The state of Oregon has developed a language of benefit design that is organized around combinations of conditions and treatments that use medical evidence in determining covered conditions and approved treatments. Health plans currently administering the Oregon Health Plan benefit have been profitable over the course of multiple changes in the plan.

More information is available through HPCI

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Second Annual Incentives and Rewards Workshop

The Leapfrog Group, founded by the Business Roundtable, and the National Business Coalition on Health are holding their second annual incentives and reward workshop in Chicago on July 19 – 20. Mark McClellan, MD, Director for the Centers for Medicare and Medicaid Services will be the keynote speaker.

Emphasis will be placed on how to structure benefit design to steer patients to high value providers and alter payment schemes to reward those providers. The first ever “driving value in health care" rewards will be presented at the workshop recognizing leadership in incentives and rewards.

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Janet Corrigan Selected to Head Reconstituted National Quality Forum (NQF)

Janet Corrigan, the keynote speaker at HPCI’s November, 2002 Statewide Conference, was recently appointed CEO and President of the NQF. The announcement completes a merger of two national health care quality organizations, the National Quality Forum and the National Committee on Quality Health Care. Corrigan was formerly CEO and President of NCQHC. Prior to that, Janet worked for the Institute of Medicine, Committee on Quality of Health Care in America. While there she was instrumental in publishing the landmark report, Crossing the Quality Chasm, a New Health System for the 21st Century. The NQF’s mission is to dramatically improve quality of care.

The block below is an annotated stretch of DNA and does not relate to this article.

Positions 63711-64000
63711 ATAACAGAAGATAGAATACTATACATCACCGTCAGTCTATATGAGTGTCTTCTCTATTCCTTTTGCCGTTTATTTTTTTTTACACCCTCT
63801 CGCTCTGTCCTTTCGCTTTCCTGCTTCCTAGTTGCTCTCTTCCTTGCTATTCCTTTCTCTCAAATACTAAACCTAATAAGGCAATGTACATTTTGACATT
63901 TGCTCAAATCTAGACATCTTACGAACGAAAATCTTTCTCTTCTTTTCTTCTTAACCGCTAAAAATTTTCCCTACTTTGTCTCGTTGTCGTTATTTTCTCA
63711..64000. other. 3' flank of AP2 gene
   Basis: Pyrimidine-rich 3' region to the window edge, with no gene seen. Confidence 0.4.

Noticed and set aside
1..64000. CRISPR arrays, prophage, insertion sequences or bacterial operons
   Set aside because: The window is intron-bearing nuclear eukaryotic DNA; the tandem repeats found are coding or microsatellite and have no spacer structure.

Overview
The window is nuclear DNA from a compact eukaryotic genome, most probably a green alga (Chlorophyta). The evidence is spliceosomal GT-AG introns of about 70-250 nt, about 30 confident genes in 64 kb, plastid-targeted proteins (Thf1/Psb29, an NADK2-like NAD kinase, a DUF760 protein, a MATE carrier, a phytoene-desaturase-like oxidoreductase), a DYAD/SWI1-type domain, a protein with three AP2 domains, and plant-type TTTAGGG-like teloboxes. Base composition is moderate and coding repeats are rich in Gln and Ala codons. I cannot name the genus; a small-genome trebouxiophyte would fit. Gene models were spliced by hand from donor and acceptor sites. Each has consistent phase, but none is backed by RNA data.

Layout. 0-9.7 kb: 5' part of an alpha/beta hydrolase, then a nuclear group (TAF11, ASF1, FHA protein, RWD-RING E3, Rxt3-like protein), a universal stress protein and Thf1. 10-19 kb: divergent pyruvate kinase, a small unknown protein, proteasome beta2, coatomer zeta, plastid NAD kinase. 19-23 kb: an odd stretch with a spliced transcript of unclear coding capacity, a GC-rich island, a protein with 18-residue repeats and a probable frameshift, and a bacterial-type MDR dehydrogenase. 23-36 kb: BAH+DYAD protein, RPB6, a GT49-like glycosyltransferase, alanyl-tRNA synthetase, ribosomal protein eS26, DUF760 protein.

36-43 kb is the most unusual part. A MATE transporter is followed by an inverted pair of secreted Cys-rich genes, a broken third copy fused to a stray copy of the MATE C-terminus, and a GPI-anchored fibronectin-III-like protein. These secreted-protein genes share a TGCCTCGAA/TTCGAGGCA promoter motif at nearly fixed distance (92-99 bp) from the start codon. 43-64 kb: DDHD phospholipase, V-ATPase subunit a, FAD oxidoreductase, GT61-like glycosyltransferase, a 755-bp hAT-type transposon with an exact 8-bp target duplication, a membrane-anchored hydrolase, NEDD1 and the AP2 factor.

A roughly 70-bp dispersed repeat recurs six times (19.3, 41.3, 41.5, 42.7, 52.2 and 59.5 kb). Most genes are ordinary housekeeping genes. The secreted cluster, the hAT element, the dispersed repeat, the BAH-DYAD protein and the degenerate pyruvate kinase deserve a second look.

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Iowa Health Buyers Alliance Establishes Web Site

The Iowa Health Buyers Alliance (IHBA) recently established its web site, www.ihbaonline.org

The Alliance is an association of health purchasers who have come together to identify, evaluate, recommend and provide access to cost-effective high performance policies, practices, providers, and products for its members. HPCI is a co-founder of the IHBA.

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HPCI Priorities for 2006/2007

  1. Conduct and support projects to increase transparency of health information on cost, quality and patient safety. Meaningful comparative performance information assists purchasers and consumers with wise decision making. Transparency has also proven to be an important catalyst for needed change and improvement in health care.
    • Work with the Iowa Healthcare Collaborative.
    • Leverage and support national resources such as the Consumer-Purchaser Disclosure Project, the National Quality Forum, the Business Roundtable founded Leapfrog Group, Agency for Health Care Research and Quality (AHRQ), CMS and the eValue8 health plan/provider system evaluation tool.
  2. Empower, Inform and Engage Consumers and Patients (“Consumerism")
    • Publish and distribute the Consumers’ Health Guide series for Greater Iowa.
    • Research and report on plan design changes including health savings accounts (HSA's).
    • Peruse holistic approach to wellness and health literacy.
  3. Engage and support Lean enterprise efforts to drive out cost and improve quality
    • Recognize and encourage Lean transformation in Iowa’s health industry.
    • Describe, communicate and encourage the adoption of Lean enterprise and supply-chain management methods for managing employee health and productivity.
    • Seek partners and resources to conduct the Bridging Demonstration Project: Bridging Health Care and the Customer---Connect and Resonate.
  4. Carry-out education, research and communications
    • Publish HPCI News 6 times per year with distribution to over 500 Iowa leaders.
    • Hold state-wide Health Buyers Conference
    • Partner with groups for greater impact, i.e. the Iowa Health Buyers Alliance, the Iowa Healthcare Collaborative, and the Iowa Coalition for Innovation and Growth.
    • Conduct research on key health issues at the state and local levels.
    • Communications with the news media.
  5. Serve as a resource to HPCI members/investors.